The snails and slugs feasting on the grapes in this South African vineyard have nothing on the winemakers’ army of ducks that run through the land twice a day, snacking on troublesome pests.
They aren’t just any ducks either, they’re Indian runner ducks that give the vineyard’s “Runner Duck” wine product its namesake. At the Vergenoegd vineyard in Stellenbosch, South Africa, a guide leads an arm of one thousand and counting runner ducks across the vineyard to remove pests from the vines. The duck army can clear more than 2 acres of troublesome organisms, so they vineyard can proudly claim minimal usage of chemicals on their crops.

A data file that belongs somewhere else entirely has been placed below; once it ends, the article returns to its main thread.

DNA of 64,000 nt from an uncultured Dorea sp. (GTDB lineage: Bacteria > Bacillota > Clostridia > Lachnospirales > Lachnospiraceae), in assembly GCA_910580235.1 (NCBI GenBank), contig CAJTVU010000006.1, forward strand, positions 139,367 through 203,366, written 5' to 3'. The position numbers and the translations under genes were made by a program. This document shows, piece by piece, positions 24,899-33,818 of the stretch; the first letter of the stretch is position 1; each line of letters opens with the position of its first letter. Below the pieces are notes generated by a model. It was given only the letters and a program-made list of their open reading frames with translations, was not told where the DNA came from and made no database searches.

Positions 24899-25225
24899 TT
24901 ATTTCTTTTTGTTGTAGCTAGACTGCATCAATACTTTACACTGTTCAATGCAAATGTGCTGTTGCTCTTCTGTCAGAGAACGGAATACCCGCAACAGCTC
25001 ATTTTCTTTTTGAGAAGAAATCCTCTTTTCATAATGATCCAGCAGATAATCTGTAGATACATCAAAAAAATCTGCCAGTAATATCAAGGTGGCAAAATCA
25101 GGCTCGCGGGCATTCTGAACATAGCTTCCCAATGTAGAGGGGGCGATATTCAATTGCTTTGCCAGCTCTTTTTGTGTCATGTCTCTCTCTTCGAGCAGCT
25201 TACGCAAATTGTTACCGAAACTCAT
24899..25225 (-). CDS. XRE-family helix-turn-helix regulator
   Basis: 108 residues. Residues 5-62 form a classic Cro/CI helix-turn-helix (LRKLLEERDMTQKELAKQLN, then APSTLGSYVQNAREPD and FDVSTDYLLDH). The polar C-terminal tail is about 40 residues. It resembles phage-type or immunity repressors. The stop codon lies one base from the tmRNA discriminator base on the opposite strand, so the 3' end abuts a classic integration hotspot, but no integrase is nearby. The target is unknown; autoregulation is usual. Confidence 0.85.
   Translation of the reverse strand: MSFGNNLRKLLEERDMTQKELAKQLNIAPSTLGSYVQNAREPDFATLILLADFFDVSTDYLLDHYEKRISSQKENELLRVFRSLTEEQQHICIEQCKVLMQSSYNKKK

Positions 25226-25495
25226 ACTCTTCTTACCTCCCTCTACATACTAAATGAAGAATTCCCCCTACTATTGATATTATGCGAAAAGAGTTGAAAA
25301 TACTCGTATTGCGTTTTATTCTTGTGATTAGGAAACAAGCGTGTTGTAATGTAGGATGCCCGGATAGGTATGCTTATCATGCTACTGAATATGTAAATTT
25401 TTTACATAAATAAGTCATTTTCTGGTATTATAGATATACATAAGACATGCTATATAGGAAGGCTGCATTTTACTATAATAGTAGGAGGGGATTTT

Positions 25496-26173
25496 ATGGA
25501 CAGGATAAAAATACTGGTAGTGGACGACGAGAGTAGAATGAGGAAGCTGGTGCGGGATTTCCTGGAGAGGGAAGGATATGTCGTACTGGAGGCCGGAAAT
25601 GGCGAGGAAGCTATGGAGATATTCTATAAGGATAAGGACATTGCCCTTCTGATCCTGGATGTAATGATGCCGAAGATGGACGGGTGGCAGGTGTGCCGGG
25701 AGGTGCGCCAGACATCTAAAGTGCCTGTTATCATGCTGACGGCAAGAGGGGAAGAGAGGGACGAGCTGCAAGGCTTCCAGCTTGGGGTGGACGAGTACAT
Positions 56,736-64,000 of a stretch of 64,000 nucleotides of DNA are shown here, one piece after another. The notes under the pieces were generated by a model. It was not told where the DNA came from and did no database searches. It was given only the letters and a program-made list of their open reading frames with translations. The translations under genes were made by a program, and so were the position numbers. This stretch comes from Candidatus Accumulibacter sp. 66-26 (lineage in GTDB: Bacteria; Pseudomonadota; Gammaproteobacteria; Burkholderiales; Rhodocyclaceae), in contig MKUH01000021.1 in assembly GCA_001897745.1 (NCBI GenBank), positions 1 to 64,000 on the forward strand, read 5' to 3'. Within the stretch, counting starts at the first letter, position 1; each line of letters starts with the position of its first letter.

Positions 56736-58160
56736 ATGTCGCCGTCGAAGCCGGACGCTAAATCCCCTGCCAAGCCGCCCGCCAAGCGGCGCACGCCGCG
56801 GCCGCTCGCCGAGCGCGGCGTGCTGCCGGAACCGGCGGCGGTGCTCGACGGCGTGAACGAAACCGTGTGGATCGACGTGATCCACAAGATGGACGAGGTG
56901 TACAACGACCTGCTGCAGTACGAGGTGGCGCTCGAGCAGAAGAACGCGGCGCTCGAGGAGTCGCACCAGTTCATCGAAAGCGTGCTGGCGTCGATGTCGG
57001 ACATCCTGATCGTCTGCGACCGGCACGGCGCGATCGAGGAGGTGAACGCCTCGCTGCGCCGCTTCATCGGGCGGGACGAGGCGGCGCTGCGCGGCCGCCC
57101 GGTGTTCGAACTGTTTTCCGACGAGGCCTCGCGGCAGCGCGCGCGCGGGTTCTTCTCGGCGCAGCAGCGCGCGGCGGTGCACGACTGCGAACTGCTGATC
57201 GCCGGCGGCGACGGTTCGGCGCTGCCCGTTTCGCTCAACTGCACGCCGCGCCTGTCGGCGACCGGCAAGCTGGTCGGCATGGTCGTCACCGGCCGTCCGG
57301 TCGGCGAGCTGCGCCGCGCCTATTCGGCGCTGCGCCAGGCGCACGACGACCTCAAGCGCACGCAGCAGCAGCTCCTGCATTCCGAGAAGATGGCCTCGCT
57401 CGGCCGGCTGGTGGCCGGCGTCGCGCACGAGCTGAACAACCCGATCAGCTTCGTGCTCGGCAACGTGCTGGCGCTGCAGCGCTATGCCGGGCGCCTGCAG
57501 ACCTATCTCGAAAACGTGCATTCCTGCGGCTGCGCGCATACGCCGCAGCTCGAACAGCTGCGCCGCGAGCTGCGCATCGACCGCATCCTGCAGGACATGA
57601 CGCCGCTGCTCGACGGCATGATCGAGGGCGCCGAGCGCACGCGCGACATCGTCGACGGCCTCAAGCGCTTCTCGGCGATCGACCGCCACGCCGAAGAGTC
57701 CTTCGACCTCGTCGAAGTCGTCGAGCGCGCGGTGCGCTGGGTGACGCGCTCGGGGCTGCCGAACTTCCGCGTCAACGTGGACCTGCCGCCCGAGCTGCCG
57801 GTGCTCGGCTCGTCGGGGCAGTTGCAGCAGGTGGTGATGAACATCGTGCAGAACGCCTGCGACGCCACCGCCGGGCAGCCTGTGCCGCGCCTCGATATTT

Indian runner ducks are an extremely unique species. They stand upright like penguins and run instead of waddling like their quacking cousins. On that note, it’s only the female Indian runner ducks that actually quack, and even then the non-flying birds prefer to be snacking rather than quacking.
These long-necked animals lay eggs as they walk rather than settling down and making a nest, again highlighting a tendency for these ducks to focus most of their energy on running and eating.
For the South African vineyard, these ducks are a priceless asset that keeps their grapes growing pest and chemical-free, plus the running ducks provide great entertainment for regular guests of the vineyard. In the words of Vergenoegd winemakers, “one man’s pest is another duck’s snack.”